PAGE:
Sunday, June 25, 2006

No Help From The Senior Citizen Circuit And Weather

If you need any more proof that the Junior Circuit is the superior league this year, just look what's happening in Detroit, Chicago and Boston this past weekend. The best of the AL is beating the best of the NL in every conceivable way. You want a blowout? No problem. Late inning heroics? We got that, too.

Only the Mets are making a respectable show of it against very underrated Blue Jays (they won the rubber match in Toronto 7-4). And when you consider that they're an AL team in disguise (Deep lineup, deep bullpen), you understand why they're the only NL team that I can see making noise in October. This is becoming as bad as it was in football in the mid-eighties to the late nineties, when NFC Championship became the De-facto Super Bowl because whoever represented the AFC was an afterthought.

If I had my own power rankings right now, here's how I would rank the best teams.

1)White Sox
3)Tigers (I need to see a little more from them vs the top AL Teams)
4)Red Sox
6)Blue Jays

Noone in the NL West is even worth mentioning right now. I don't think the Giants have enough depth or pitching, Arizona is better, but they're not ready for the prime-time. San Diego can pitch but they can't hit enough to make noise in October. The Dodgers are intriguing, but they have too many injury-prone players for me to take them seriously just yet.

You'd think that this would make me, an AL fan, happy with this Junior Circuit renaissance. On the contrary...I love parity. Parity means that the Red Sox don't go on an eight game winning streak and not only take over first place from the Yankees....but gain a two and a half game lead. It means that the White Sox and Tigers don't pummel Cardinals for five straight wins and they don't add to their seed leads for playoff homefield.

Interleague parity is a good thing when it comes to pennant races. In the past, you figure that the style of play and strategy might trip up a couple of AL teams. Even if they're playing a slightly inferior NL team. Maybe someone will forget to double switch or a pitcher will fail to sac bunt runners to second and third. Gaffs like that used to mean a couple of wins for the senior circuit every year.

Now with free agency and a decade of interleague play under their belts, junior circuit teams are much more comfortable playing both ways (Although it's a little misleading to say that solid pitching/defense, hit and run, base stealing are national league styles of play. Rickey Henderson stole 130 bases in 1982 under Billy Martin. A manager who played and managed mostly in the American League. Ty Cobb stole over 900 bases with the Tigers. The Yankees of the early 50's couldn't match the star-studded Dodgers. They beat them with superior pitching and a platoon system. Styles of play aren't exclusive to leagues.) So when you take into account that the best teams are in the AL....You realize now the beatdowns you've been seeing are not by chance or coincidence.

You know it's bad when even unapologetic NL guys/AL haters like Joe Buck acknowledge on the air that the AL is the better league. And when they're acknowledging that it's more than just the DH rule that's leading to this, you know you're on to something.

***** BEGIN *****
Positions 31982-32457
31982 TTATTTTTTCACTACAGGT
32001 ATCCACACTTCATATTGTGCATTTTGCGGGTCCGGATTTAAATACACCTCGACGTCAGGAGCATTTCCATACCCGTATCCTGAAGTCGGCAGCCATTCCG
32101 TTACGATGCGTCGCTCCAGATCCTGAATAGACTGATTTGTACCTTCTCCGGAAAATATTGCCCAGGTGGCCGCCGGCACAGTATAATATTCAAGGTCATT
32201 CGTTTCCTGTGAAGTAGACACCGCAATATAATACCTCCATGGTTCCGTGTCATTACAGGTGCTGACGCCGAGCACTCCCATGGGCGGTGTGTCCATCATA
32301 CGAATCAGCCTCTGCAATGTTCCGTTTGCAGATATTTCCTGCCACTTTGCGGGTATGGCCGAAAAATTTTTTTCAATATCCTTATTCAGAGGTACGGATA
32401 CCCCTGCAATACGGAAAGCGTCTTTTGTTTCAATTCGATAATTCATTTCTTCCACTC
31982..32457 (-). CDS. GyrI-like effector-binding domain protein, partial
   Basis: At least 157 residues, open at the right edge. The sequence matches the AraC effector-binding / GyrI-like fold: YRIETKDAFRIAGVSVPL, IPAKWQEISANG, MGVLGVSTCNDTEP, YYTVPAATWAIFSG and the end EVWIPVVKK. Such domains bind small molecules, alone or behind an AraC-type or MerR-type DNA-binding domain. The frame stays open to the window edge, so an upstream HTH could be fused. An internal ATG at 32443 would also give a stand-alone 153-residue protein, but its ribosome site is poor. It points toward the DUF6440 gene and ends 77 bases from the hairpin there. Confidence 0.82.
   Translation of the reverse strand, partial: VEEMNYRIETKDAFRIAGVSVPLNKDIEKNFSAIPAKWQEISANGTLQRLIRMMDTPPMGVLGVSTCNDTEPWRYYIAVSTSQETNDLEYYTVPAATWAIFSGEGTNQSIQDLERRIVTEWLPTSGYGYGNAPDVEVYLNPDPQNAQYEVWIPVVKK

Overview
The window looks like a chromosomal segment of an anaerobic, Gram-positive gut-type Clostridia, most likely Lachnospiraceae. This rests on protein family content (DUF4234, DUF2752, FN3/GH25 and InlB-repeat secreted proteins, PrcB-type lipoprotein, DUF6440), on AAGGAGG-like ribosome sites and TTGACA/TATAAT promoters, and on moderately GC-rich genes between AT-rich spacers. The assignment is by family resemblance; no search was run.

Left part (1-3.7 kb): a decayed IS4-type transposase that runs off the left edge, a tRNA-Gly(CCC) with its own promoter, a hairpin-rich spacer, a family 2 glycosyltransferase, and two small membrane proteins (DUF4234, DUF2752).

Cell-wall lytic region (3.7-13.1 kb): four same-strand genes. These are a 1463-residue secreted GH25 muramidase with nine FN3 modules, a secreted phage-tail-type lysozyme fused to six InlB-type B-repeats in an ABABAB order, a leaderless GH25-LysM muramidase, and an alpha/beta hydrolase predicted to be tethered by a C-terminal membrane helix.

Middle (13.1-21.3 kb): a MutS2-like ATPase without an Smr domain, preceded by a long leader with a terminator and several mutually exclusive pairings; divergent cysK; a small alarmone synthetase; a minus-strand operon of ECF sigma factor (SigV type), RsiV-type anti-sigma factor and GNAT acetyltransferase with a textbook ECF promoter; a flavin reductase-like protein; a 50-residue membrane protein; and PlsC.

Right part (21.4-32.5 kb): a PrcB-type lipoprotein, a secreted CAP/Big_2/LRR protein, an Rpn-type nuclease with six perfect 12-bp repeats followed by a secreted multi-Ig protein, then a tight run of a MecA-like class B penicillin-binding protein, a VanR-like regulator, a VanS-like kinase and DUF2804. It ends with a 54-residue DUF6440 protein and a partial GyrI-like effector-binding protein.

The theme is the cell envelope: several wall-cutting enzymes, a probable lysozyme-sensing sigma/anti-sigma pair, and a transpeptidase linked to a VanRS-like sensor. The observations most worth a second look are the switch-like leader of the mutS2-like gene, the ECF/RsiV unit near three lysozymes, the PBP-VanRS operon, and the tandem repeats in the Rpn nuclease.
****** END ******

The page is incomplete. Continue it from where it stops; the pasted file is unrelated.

So what does that mean for the Yankees. Nothing good. It means that it's going to be that much harder to make the playoffs, much less the World Series. Don't be surprised if only one team out of the AL East makes the playoffs this year. There's a chance that Detroit or Chicago could come back to earth. But I doubt it with their pitching. And don't discount Minnesota making a run either for the wildcard. The Yankees, Red Sox and Blue Jays are all very talented, very flawed teams that can be had if the right opponent comes along at the right time.

So when the Yankees get a gem like Moose's today against Dontrelle, it's nothing to take for granted. From here on in, every win counts. If we're able to complete the sweep the Marlins today, enjoy it like we've just swept the Jays or the Tigers. We gain a game in the standing with the Sox-Phillies rainout. And these wins in June will go along in deciding who's still standing in October.

So for me to say that the Braves series to say nothing of the Subway Series at the Stadium next weekend are huge. Beating the Mets two out of three is one thing, but we can't afford to even lose one game to the Braves. They're reeling and the Yankees have to take advantage of it.

You know the Two Sox and Tiggers would.


Blogger Metstradamus said...

The decision to make your doubleheader a split gate, day/night doubleheader was very weak. In the effort of making a few more bucks with the extra gate (I know, all of yesterday's ticket holders got to show up today and also exchange it for a ticket for a game next year), they not only created a split game on ESPN (weak), but ensured that a crowd of 2,000 would show up to the night game...instead of just letting the larger day crowd stay and create a slightly more hectic environment for Anabel Sanchez, who is leaving the game right now not having given anything up to the Yankees. Whoever made this decision did not do your Yankees any favors, whether it was the Yankees themselves or whether it was ESPN or MLB or what have you.

3:04 PM  
Blogger Darth Marc said...

I agree....five would have been much better....the crowd that goes to a Saturday Old Timers day is very different than one who would go to a Sunday night game. Bad move...

1:54 AM  
Blogger FenwayParked said...

This just in:
Red Sox win their 9th in a row.
Miss me?

11:14 AM  

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